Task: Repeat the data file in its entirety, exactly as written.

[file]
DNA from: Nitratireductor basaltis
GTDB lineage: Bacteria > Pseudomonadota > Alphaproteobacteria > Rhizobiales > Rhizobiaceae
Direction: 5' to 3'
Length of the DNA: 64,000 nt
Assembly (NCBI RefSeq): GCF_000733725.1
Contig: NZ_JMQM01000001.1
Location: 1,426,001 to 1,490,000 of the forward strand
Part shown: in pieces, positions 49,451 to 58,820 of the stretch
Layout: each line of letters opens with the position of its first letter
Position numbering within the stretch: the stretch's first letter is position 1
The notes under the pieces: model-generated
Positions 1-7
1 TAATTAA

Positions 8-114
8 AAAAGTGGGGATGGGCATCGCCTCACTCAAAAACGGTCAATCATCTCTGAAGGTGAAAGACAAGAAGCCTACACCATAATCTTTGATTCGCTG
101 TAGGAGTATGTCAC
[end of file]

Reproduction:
DNA from: Nitratireductor basaltis
GTDB lineage: Bacteria > Pseudomonadota > Alphaproteobacteria > Rhizobiales > Rhizobiaceae
Direction: 5' to 3'
Length of the DNA: 64,000 nt
Assembly (NCBI RefSeq): GCF_000733725.1
Contig: NZ_JMQM01000001.1
Location: 1,426,001 to 1,490,000 of the forward strand
Part shown: in pieces, positions 49,451 to 58,820 of the stretch
Layout: each line of letters opens with the position of its first letter
Position numbering within the stretch: the stretch's first letter is position 1
The notes under the pieces: model-generated
Positions 1-7
1 TAATTAA

Positions 8-114
8 AAAAGTGGGGATGGGCATCGCCTCACTCAAAAACGGTCAATCATCTCTGAAGGTGAAAGACAAGAAGCCTACACCATAATCTTTGATTCGCTG
101 TAGGAGTATGTCAC